FDA Considering Requests to Label E-Cigarettes Less Risky than Smoking, ADA Urges More Research
December 09, 2014
The ADA last week urged the Food and Drug Administration to consider published and ongoing research before making a decision on a request by electronic cigarette manufacturers to allow them to label their products as less risky than smoking. The Association's Council on Scientific Affairs is preparing its own set of comments that will address the more technical and scientific topics in this area.
The Family Smoking Prevention and Tobacco Control Act gave the FDA the authority to regulate tobacco (and nicotine delivery) products, including electronic cigarettes.
"Unfortunately, there is a scarcity of published research on—and certainly no scientific consensus about—the immediate and long-term effects of these new products on oral health," said Dr. Maxine Feinberg, ADA president, and Dr. Kathleen O'Loughlin, ADA executive director, in a Dec. 5 letter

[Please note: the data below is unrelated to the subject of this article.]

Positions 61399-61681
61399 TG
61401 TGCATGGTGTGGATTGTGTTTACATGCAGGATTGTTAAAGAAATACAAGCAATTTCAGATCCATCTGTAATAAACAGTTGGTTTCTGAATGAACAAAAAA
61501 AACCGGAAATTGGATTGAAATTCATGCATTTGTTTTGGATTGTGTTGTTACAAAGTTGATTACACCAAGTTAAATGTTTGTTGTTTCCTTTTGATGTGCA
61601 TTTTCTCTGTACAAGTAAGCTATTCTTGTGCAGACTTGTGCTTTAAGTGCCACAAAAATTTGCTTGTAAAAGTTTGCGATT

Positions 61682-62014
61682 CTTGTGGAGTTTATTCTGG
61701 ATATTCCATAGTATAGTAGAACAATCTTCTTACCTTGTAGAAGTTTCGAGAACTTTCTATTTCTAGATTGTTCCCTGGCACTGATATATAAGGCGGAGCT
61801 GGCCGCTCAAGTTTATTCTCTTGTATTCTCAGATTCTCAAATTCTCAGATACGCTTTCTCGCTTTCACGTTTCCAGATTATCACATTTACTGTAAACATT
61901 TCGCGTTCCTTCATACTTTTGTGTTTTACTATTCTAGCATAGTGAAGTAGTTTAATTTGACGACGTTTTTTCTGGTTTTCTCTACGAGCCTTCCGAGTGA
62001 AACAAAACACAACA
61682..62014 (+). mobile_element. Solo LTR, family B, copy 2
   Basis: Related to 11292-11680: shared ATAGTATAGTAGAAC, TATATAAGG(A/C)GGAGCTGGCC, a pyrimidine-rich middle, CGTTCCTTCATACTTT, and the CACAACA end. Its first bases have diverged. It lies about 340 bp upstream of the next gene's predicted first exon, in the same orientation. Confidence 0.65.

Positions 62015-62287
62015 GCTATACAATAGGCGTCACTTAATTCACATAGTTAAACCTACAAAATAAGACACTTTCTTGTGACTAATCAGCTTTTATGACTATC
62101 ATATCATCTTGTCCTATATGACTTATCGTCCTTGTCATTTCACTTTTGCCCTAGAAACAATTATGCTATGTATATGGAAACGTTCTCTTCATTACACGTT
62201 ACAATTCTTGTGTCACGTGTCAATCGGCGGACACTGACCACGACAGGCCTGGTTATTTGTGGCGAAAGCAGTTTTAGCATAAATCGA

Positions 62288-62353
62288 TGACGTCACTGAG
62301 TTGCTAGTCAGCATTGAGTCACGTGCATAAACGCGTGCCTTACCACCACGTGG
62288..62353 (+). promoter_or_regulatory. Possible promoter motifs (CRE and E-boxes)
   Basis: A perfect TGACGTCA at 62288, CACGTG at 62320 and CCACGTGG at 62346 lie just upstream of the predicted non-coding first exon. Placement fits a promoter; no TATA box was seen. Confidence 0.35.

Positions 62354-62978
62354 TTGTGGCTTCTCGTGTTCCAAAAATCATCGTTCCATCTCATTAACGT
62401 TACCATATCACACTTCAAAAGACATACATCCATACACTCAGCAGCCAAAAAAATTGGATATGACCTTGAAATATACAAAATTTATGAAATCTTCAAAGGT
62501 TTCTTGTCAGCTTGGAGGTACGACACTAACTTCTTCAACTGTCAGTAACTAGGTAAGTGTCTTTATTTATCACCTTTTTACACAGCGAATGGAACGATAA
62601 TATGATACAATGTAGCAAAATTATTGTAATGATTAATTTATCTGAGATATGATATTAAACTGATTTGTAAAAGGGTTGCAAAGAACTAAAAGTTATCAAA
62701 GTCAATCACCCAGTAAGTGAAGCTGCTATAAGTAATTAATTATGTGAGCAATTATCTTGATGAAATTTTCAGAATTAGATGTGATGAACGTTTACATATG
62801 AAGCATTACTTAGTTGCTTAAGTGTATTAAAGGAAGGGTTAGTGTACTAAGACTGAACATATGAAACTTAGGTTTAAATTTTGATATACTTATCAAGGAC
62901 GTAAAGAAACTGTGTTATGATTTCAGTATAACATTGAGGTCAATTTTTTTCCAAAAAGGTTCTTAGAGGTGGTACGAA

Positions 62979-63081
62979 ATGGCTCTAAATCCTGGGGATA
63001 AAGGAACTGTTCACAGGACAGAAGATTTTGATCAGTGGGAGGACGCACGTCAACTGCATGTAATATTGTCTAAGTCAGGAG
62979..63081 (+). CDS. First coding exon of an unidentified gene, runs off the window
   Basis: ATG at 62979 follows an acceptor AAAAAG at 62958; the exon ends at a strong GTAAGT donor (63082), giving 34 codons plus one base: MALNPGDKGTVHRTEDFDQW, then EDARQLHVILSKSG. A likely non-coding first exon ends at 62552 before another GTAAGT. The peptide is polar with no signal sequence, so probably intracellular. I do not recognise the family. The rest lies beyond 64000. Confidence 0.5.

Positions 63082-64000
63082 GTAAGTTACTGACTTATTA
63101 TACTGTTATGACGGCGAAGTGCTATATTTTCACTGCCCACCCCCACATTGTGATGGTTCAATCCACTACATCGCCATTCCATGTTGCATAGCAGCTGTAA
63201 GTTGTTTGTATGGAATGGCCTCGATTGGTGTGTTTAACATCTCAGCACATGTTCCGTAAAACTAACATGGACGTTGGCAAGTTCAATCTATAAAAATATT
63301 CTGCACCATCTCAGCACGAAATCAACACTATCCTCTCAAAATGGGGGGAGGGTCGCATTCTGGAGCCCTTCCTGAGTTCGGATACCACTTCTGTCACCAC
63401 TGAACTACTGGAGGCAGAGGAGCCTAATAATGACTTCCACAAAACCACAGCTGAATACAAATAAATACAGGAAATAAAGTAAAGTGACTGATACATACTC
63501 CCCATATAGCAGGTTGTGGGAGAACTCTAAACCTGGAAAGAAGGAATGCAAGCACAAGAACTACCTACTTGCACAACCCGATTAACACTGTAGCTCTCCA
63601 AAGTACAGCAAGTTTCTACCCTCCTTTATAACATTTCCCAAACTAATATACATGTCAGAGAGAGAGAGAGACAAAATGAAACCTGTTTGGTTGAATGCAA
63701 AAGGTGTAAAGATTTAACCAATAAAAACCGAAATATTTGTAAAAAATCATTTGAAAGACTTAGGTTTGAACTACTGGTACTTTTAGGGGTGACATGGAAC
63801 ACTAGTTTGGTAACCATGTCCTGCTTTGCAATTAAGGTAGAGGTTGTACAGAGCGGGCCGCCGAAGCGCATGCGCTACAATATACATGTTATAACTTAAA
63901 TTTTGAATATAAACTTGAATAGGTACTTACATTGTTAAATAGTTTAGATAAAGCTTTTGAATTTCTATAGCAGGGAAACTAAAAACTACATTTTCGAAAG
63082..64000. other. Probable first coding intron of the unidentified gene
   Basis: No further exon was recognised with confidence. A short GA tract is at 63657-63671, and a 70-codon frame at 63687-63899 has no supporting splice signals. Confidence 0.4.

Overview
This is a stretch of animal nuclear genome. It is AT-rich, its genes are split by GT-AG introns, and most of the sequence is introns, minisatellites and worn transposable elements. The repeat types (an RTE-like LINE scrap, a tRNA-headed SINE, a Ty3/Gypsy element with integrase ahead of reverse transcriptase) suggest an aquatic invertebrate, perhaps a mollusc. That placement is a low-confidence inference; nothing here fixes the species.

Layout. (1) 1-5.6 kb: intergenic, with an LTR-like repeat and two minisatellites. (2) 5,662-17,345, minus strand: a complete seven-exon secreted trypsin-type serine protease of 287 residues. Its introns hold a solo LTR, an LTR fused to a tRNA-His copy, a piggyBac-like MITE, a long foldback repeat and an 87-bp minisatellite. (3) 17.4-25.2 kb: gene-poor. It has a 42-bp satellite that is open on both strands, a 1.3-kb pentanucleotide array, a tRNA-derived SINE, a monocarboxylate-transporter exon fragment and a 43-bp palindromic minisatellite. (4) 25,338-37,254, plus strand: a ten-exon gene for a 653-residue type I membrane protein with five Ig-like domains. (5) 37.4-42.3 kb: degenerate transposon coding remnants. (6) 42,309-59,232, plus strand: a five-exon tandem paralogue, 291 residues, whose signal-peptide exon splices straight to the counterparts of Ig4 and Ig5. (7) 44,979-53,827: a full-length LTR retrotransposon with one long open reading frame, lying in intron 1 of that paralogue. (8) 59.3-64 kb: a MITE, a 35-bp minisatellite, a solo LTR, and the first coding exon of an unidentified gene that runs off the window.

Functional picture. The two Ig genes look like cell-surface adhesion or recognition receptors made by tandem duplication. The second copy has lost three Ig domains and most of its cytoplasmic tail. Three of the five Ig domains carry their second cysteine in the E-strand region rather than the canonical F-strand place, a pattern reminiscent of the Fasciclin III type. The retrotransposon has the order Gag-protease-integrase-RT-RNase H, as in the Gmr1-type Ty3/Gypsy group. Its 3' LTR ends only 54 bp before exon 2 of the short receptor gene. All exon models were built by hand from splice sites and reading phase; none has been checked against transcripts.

sent to the agency. "The lack of published literature makes it virtually impossible to justify claims that these products are somehow less harmful to the oral cavity than combustible tobacco products, or without other adverse effects," the letter continued.
Drs. Feinberg and O'Loughlin concluded by asking the FDA to consult with experts at the National Institute of Dental and Craniofacial Research about the current state of published research in this area.